Punk Rock and Reggae: A Love Story in 2 Acts
By Sound Check
September 28, 2012
35 years since the dawn of punk, and we take it for granted that reggae and punk are best mates. Nobody really questions why bands who are known primarily for short, fast shoutalongs—and wouldn’t be caught dead near an acoustic guitar—will once or twice in an album break into their best fake Jamaican accent, let their bass player loose, and just slow things way way down. What on paper seem like two genres that couldn’t be less alike both have their roots as the music of youth rebellion and social action. And both were introduced to each other (at the risk of oversimplifying convergent phenomena) by legendary DJ, filmmaker, and onetime lead singer of the tragically overlooked Basement 5, Don Letts.
Words by Nathan Leigh
By the end of 1976, as punk rock was exploding (imploding?) across England, The Roxy was becoming the focal point of the movement. London’s answer to CBGB’s, The Roxy was the first UK venue to cater exclusively to punk. From their opening in December 1976 to their closing in April 1978, Don Letts served as the house DJ. Feeling the thematic and ideological (if not at all musical) connections between punk and reggae, Don Letts would spin reggae singles between bands sets. The reggae discs served as a counterpoint and a reprieve from the chaos and aggression of the ’77 punk.
For many of the mostly white, working class punks, this served as their first real exposure to reggae. While some purists rejected it (because let’s be honest, there’s no-one more cantankerous than the punk rock purist), many punk luminaries became fans. Joe Strummer of The Clash, Ari Up of the Slits, and Johnny Rotten all became obsessive fans, integrating reggae songs into their sets and peppering their sound with reggae influences.
On the other side, Don Letts also introduced Bob Marley, who was staying in London in ’77, to punk rock. Letts was dealing weed at the time and came by Marley’s flat to make a delivery dressed in his punk finery. Marley had only really heard about punk from the news, which loves to cover things it doesn’t understand with derision and scorn. (see also: the Occupy movement… (it’s very important that I get in one comment like that every week or else I have to give back my tent.)) Letts set him straight, and during his stay in London, Marley became inspired by the passion and rebellion of the punks. He wrote “Punky Reggae Party” in response.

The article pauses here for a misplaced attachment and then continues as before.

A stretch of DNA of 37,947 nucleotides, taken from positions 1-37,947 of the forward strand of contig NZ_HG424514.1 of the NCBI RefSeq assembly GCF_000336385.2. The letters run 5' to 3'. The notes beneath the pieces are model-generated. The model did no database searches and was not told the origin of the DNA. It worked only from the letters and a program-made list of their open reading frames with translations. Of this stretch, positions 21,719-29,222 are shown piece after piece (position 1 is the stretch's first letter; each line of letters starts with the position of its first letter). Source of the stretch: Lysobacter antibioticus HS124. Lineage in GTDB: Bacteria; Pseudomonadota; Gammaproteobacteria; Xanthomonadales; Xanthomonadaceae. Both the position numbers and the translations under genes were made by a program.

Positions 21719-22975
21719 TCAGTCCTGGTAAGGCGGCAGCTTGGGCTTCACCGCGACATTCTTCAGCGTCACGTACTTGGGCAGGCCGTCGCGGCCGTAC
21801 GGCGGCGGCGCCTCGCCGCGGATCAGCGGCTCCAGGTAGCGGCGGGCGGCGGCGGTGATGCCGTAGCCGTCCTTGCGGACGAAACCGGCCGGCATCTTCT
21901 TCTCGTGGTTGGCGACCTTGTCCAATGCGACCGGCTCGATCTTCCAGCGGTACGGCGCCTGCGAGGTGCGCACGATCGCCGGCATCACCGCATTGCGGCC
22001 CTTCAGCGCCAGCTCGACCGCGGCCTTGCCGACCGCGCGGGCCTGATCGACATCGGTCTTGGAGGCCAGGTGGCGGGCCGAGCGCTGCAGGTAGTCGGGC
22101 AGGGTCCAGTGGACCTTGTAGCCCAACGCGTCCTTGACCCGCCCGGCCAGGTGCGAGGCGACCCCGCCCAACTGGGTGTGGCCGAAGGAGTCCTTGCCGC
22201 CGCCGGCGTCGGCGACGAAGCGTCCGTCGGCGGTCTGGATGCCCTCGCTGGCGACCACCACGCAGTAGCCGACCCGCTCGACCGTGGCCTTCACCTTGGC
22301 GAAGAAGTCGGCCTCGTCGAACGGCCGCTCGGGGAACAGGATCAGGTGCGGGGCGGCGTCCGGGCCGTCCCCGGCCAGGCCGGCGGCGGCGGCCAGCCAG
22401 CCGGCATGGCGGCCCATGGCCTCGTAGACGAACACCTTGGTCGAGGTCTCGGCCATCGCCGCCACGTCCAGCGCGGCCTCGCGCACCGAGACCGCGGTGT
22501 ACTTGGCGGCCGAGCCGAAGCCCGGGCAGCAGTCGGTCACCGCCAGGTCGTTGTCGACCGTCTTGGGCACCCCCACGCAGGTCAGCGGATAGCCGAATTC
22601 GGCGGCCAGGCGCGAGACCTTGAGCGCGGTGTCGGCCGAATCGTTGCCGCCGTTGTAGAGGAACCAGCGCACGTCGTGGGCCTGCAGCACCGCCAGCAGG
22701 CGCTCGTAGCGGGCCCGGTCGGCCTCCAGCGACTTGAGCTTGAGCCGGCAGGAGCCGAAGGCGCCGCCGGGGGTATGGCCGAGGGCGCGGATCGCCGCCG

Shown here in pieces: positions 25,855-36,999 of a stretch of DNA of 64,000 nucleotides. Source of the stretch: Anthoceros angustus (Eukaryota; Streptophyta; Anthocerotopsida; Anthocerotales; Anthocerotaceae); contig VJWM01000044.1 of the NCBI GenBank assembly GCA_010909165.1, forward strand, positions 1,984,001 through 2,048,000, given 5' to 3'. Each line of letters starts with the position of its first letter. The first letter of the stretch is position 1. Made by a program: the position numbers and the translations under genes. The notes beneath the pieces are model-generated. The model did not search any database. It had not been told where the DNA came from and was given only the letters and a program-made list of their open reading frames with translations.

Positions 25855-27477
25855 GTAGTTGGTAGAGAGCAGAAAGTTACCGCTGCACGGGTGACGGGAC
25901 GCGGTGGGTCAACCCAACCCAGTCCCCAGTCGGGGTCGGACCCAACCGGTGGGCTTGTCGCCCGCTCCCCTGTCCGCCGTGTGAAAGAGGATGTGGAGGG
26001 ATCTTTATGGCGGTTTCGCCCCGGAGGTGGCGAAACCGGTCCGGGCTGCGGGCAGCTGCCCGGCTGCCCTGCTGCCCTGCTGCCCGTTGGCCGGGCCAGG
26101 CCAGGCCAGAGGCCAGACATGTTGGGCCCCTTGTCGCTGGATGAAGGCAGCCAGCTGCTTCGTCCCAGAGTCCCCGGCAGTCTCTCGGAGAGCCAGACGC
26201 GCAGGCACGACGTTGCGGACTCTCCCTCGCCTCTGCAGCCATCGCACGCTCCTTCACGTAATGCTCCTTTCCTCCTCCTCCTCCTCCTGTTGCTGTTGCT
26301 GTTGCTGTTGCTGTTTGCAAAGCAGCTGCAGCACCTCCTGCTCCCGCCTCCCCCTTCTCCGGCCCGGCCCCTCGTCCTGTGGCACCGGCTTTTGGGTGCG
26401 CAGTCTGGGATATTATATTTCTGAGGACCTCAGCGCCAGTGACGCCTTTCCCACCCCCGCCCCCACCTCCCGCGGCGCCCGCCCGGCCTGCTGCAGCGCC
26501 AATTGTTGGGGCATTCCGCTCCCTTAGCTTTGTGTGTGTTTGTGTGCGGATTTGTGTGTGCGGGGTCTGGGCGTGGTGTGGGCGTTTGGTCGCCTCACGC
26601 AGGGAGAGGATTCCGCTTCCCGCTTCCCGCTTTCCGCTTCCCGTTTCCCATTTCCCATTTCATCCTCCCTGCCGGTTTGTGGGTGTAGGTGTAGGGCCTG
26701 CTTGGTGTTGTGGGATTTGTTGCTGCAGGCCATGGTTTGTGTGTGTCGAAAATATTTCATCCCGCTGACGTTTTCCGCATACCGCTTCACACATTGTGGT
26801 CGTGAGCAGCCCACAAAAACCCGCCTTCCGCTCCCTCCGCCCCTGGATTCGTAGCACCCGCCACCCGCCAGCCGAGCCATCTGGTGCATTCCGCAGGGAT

By 1978 the Roxy was finished. But the marriage between punk rock and reggae was firmly cemented in the community consciousness. The London reggae and the London punk scene were more closely aligned than ever. It had become normal to have reggae bands open punk shows (fill in your own racial commentary about the show order though…), and The Clash’s landmark London Calling was full of reggae riffs and inspiration. But it would take the appearance of a fresh punk band called Basement 5 for the two genres to actually merge into something new.
After the break-up of the Sex Pistols, a confused and defeated Johnny Rotten (we’ll call him John Lydon from now on) retreated to Jamaica and asked Don Letts to join him as his guide. Letts had never been to Jamaica, but you know, Lydon didn’t really have other black friends, and his casual racism is pretty well documented at this point. So there you go. In Jamaica, the two bonded, and their immersion in Jamaican culture ended up forming the inspiration for post-punk. Back in England, Lydon started Public Image, Ltd, while Letts joined Basement 5 as their new lead singer. While PiL borrowed more from dub than reggae, Basement 5 combined a sharp punk vocal delivery with lo-fi, aggressive guitar, but with dominant bass lines and half-time effected drums.
After a year of steady gigging, Letts left Basement 5. The band replaced Letts with basically the only other person who had done as much to unite punk and reggae; photographer Dennis Morris. By the time he joined the band in 1979, Morris’ place in rock history was already secure as the photographer of some of the most iconic pictures of Bob Marley, and the Sex Pistols. But as lead singer—and now main creative engine—of Basement 5, Morris helped create one of the most unique and oddly uncelebrated documents of the punk-reggae alliance, the band’s lone LP 1965-1980.
1965-1980 is the rare genre mash-up where one genre doesn’t assert dominance. The songs sound equally informed by both punk and reggae; which despite HR’s best efforts to run the single most bipolar band in history has almost never been recreated. Stand-out tracks include “Riot” “Last White Christmas” and “Immigration.” The songs took the alienation and impotent rage of punk and applied them to the black and immigrant experience in the UK.
Letts and bassist Leo Williams would eventually reunite behind The Clash’s Mick Jones to form Big Audio Dynamite. Although their most famous band was rightly hailed for it’s combinations of punk, reggae, and dub, BAD never hit the same perfect blend as Basement 5 did. These days in the post Third Wave Ska world (Reel Big Fish: Never forget. Never forgive.) punk and reggae are assumed to go together. The chocolate and peanut butter of the music world. But in the late 70’s, the decision to combine them at all—to attempt to create musical solidarity between Britain’s working class whites and the new Caribbean immigrant population—was a revolution in itself.
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